When climbers try to reach the summit of Mount Everest, they must face a morbid fact: when the mountain takes a life, it often holds onto it for quite some time.

The body count of people remaining on Everest is now more than 200: when climbers die, often it is impossible to retrieve them. As Rachel Nuwer wrote for BBC Future last year: “Climbers and Sherpas lie tucked into crevasses, buried under avalanche snow and exposed on catchment basin slopes – their limbs sun-bleached and distorted.” The bodies on the peak are now so abundant that in some cases, climbers must step over some to reach the summit.

Now BBC News reports that three more climbers have died on the mountain in the space of four days: Subhash Paul from India, Eric Ary Arnold from Holland and Maria Strydom from Australia. And Paul’s team-mates have also been reported missing since Saturday.

Everest’s peak has been conquered so many times that it is easy to forget just how deadly it can be 

Everest’s peak has been conquered so many times that it is easy to forget just how deadly it can be. Many climbers die in storms or falls, but for others it is simply the altitude that proves too much. In the “death zone” near the summit, the mind shuts down along with the body, leading to extreme lethargy and poor decisions.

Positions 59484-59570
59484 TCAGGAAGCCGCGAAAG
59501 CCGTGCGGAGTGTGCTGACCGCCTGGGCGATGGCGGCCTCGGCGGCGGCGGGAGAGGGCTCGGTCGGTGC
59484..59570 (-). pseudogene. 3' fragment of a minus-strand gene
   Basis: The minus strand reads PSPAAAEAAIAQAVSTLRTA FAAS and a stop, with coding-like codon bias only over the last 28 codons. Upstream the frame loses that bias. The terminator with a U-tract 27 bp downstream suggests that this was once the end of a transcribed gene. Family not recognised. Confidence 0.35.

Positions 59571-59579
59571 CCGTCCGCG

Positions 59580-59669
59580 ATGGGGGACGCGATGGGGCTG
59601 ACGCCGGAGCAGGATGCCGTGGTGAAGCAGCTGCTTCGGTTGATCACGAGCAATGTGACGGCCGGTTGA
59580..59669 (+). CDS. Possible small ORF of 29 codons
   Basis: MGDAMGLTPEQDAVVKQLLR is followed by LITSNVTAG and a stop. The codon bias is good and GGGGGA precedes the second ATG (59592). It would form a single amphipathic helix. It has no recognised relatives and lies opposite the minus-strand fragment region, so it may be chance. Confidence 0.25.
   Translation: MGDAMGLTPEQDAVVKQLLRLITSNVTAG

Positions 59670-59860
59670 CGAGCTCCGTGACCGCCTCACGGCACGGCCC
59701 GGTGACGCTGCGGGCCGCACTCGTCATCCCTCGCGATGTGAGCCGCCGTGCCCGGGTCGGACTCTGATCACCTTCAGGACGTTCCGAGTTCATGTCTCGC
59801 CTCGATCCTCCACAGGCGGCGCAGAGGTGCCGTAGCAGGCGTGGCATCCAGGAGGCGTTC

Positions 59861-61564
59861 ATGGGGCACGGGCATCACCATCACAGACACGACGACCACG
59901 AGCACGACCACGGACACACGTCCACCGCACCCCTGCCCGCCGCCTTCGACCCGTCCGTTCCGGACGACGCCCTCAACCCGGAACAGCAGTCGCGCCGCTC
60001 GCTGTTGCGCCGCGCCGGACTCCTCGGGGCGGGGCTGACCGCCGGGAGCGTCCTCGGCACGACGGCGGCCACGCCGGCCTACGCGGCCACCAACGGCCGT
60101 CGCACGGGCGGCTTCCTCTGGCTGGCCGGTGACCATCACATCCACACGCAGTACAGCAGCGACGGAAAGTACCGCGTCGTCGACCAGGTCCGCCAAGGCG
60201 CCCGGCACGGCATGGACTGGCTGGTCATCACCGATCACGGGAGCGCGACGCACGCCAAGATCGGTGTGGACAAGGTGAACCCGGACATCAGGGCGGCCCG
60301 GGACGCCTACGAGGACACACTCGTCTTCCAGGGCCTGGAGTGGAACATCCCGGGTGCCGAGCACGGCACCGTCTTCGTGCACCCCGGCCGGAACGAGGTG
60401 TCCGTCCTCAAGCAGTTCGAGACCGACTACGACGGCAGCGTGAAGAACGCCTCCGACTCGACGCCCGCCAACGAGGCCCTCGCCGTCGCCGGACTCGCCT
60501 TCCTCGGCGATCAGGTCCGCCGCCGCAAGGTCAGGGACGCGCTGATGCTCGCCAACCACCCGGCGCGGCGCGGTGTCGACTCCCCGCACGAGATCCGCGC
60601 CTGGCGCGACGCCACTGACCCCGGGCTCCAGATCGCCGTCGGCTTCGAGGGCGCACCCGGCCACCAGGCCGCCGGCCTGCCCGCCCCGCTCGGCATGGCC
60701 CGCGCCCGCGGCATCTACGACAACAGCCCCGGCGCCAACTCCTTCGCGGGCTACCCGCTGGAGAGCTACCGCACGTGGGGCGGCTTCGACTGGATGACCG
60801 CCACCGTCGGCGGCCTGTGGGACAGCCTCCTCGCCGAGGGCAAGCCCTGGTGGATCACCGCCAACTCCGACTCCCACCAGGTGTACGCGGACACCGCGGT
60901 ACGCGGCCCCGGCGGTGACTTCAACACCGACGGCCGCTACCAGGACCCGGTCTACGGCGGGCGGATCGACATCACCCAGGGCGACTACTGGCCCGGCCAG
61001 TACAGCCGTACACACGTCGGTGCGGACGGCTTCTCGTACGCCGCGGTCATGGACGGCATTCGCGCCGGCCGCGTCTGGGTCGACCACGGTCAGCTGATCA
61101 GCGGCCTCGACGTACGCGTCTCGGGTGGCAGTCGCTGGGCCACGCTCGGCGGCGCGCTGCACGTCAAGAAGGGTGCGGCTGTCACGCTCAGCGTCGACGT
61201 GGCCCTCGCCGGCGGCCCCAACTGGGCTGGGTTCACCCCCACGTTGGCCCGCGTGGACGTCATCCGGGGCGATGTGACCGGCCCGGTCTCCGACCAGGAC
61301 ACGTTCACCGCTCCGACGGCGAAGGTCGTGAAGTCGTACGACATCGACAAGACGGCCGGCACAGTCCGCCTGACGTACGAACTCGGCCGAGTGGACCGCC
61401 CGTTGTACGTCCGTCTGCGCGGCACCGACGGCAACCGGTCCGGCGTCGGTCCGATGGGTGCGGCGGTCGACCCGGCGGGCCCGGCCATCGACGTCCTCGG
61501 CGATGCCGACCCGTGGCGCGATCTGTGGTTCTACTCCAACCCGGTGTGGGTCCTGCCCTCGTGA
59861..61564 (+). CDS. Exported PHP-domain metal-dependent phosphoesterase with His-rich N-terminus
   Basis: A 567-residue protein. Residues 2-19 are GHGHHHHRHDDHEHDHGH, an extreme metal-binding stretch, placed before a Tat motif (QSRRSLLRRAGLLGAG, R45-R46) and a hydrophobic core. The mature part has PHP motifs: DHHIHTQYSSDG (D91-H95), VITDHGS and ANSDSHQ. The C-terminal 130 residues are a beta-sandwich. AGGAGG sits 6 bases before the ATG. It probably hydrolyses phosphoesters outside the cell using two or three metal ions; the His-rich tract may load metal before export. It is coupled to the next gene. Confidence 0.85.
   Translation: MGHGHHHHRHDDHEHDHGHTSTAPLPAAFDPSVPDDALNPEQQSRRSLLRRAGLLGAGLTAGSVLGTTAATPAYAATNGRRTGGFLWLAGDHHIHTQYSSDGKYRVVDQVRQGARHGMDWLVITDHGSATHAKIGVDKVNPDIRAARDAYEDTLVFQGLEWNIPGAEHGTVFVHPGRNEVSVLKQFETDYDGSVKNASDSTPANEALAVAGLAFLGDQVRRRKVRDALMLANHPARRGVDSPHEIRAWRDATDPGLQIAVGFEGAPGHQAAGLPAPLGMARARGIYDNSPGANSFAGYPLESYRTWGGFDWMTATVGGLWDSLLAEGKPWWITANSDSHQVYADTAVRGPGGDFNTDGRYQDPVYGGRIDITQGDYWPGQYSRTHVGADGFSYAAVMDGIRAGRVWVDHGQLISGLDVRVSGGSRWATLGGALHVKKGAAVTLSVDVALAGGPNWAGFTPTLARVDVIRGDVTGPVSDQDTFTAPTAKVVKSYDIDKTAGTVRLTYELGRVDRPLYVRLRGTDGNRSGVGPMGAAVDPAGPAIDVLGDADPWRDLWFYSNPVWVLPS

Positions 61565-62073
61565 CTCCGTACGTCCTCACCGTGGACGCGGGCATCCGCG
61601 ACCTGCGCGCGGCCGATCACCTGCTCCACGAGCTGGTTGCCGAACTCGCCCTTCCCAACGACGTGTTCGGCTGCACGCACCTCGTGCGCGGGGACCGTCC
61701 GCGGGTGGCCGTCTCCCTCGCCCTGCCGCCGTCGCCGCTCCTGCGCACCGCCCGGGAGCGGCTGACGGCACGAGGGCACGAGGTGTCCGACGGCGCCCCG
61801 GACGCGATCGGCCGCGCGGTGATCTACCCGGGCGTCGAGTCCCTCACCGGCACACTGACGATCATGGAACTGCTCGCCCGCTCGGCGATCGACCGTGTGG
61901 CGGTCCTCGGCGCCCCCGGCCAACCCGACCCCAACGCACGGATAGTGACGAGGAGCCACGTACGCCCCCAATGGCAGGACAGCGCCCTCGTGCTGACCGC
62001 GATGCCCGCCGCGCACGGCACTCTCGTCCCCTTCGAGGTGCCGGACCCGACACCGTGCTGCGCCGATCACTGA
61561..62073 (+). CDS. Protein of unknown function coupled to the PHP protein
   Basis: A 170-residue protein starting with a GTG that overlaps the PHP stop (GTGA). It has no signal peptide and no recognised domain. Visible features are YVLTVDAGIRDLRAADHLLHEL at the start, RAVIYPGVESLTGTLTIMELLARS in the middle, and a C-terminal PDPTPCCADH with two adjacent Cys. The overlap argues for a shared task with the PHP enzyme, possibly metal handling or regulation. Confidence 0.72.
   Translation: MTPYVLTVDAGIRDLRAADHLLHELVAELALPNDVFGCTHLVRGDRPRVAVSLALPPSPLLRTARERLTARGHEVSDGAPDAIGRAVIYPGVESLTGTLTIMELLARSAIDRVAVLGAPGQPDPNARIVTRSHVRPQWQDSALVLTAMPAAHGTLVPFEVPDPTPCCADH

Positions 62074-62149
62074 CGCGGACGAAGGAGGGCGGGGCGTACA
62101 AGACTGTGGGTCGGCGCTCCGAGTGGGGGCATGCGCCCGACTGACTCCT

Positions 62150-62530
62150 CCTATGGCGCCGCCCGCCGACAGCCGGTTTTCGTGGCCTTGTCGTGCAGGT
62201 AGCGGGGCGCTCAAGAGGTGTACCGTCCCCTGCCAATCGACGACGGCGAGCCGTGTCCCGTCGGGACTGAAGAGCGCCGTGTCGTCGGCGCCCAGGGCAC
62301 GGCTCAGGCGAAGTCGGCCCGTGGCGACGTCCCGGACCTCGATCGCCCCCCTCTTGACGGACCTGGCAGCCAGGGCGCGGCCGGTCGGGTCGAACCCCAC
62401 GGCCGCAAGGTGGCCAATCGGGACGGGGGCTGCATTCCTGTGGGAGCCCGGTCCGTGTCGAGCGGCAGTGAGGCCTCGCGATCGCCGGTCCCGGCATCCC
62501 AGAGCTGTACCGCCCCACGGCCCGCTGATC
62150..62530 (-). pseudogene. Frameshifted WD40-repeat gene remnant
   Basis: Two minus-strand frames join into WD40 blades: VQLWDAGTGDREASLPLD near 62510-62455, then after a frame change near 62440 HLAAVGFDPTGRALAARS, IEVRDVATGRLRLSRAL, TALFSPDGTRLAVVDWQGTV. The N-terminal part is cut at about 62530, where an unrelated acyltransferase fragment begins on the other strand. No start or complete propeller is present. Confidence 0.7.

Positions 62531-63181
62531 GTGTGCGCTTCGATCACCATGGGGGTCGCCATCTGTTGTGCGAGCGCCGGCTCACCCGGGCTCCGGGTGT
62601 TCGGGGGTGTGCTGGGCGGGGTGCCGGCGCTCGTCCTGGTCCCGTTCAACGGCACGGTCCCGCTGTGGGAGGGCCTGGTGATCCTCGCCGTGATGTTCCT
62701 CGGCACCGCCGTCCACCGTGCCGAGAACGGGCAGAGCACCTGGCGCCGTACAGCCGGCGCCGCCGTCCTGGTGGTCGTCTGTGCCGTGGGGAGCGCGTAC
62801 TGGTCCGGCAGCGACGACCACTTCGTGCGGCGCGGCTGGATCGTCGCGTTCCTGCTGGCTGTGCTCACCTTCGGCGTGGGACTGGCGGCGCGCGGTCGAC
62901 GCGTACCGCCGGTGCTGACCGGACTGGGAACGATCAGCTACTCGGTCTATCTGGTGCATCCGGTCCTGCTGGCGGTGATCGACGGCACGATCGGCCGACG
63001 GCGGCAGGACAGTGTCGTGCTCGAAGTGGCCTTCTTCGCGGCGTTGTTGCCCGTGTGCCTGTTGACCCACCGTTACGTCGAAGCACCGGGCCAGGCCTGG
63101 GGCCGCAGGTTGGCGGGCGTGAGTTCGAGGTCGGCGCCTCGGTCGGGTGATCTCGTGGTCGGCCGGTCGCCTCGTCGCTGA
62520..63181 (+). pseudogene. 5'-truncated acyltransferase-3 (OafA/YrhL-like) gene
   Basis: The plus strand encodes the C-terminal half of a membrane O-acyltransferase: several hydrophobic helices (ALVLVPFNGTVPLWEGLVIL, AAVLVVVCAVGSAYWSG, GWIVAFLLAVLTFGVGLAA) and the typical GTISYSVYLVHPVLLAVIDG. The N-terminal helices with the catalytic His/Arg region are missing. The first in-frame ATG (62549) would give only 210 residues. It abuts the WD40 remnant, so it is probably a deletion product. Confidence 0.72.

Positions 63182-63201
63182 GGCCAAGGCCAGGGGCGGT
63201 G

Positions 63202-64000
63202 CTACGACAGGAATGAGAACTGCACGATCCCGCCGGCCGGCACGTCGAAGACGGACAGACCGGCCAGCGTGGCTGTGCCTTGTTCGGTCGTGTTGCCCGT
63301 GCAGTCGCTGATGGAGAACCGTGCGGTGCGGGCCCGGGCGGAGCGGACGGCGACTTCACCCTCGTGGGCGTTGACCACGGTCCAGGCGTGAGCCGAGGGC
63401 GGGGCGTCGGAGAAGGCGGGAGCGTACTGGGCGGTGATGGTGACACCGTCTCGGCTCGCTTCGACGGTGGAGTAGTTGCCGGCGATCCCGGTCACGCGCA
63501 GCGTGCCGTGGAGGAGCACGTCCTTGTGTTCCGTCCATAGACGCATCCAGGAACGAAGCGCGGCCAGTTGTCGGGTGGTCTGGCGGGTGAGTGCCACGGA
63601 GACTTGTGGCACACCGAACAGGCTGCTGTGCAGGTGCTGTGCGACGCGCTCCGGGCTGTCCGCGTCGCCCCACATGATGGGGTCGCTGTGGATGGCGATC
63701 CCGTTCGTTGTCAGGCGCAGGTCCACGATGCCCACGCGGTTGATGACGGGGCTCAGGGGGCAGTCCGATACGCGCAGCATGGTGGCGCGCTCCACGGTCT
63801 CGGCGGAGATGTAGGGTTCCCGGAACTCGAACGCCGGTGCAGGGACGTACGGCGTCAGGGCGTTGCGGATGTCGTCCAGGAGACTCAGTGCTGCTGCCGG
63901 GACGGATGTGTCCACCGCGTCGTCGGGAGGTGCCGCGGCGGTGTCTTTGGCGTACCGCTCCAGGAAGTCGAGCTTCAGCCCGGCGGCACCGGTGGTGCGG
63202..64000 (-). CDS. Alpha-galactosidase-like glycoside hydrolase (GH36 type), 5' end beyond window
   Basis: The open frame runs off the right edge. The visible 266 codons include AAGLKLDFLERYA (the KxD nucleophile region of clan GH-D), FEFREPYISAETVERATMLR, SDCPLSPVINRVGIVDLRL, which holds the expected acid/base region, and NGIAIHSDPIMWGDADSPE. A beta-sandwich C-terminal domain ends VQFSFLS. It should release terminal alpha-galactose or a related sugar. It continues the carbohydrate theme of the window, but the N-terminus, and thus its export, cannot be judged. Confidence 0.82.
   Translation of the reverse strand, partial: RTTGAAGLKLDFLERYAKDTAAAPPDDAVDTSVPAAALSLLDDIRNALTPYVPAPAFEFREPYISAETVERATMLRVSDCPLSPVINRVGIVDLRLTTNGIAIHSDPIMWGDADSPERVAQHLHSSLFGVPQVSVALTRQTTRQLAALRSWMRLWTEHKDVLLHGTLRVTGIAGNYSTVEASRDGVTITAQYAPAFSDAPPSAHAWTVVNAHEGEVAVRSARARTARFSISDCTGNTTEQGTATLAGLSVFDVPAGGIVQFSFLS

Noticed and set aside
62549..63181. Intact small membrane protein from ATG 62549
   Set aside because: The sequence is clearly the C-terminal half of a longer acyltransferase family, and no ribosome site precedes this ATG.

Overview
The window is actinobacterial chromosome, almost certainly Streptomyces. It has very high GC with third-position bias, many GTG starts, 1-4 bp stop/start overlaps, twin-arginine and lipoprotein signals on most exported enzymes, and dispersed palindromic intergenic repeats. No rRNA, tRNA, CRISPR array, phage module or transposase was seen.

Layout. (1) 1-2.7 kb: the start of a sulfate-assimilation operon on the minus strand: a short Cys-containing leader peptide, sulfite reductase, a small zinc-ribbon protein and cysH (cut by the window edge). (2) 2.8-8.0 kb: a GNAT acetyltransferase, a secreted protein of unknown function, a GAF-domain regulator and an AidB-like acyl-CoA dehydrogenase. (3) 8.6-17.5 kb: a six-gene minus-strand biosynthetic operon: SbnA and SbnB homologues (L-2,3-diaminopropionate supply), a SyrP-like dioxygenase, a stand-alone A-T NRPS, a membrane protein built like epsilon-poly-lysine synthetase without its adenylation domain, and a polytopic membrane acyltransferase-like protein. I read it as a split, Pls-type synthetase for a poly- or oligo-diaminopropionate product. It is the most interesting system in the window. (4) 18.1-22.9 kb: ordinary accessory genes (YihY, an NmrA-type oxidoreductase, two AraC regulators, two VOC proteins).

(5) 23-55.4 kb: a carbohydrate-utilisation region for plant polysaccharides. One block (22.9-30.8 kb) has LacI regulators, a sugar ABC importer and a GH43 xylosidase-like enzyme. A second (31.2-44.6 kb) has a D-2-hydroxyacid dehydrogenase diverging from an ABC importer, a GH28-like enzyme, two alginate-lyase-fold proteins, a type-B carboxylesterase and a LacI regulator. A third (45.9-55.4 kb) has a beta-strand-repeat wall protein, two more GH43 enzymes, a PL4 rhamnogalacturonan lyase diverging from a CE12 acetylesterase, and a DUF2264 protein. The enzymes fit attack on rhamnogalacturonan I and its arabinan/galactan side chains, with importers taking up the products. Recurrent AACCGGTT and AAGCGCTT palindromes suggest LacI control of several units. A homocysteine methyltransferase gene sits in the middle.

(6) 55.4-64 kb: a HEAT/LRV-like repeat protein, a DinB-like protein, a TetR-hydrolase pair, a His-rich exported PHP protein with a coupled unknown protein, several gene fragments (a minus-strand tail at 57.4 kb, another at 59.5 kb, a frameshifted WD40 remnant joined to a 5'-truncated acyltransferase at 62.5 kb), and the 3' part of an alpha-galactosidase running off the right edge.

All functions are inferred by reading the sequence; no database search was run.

For a sobering reminder of Everest’s dangers, the graphs below show the tally of lives that the mountain has claimed, up to October 2015:

From time-to-time, the deaths become so frequent and distressing that climbing is suspended, but there’s a lot of money to be made for companies willing to take the risk – and it seems there is no end to the queue of people prepared to put their life on the line on the roof of the world.

Read more in a special two-part in-depth story by Rachel Nuwer about the growing problem of the deaths on Everest, what makes climbers continue to risk their lives, and the sad story of the most famous body on its slopes:

Part one: The tragic tale of Mt Everest’s most famous dead body

Part two: Death in the clouds: The problem with Everest’s 200+ bodies


Join 600,000+ Future fans by liking us on Facebook, or follow us on Twitter, Google+, LinkedIn and Instagram